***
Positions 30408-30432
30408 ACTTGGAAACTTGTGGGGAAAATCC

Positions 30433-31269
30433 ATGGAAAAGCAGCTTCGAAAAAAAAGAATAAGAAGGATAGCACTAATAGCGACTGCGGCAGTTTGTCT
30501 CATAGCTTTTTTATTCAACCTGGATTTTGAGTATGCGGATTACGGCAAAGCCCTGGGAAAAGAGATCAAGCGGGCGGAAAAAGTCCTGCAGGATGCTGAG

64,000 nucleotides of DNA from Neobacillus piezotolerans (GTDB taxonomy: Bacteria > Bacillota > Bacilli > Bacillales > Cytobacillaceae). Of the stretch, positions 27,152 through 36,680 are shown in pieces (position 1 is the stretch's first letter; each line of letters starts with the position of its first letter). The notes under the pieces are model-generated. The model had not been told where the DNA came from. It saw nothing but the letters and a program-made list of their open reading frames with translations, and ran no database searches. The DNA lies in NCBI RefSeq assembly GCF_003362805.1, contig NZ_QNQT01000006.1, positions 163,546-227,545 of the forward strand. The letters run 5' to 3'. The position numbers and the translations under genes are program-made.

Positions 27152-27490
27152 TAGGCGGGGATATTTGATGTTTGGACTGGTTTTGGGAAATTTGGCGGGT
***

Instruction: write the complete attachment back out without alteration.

Positions 30408-30432
30408 ACTTGGAAACTTGTGGGGAAAATCC

Positions 30433-31269
30433 ATGGAAAAGCAGCTTCGAAAAAAAAGAATAAGAAGGATAGCACTAATAGCGACTGCGGCAGTTTGTCT
30501 CATAGCTTTTTTATTCAACCTGGATTTTGAGTATGCGGATTACGGCAAAGCCCTGGGAAAAGAGATCAAGCGGGCGGAAAAAGTCCTGCAGGATGCTGAG

64,000 nucleotides of DNA from Neobacillus piezotolerans (GTDB taxonomy: Bacteria > Bacillota > Bacilli > Bacillales > Cytobacillaceae). Of the stretch, positions 27,152 through 36,680 are shown in pieces (position 1 is the stretch's first letter; each line of letters starts with the position of its first letter). The notes under the pieces are model-generated. The model had not been told where the DNA came from. It saw nothing but the letters and a program-made list of their open reading frames with translations, and ran no database searches. The DNA lies in NCBI RefSeq assembly GCF_003362805.1, contig NZ_QNQT01000006.1, positions 163,546-227,545 of the forward strand. The letters run 5' to 3'. The position numbers and the translations under genes are program-made.

Positions 27152-27490
27152 TAGGCGGGGATATTTGATGTTTGGACTGGTTTTGGGAAATTTGGCGGGT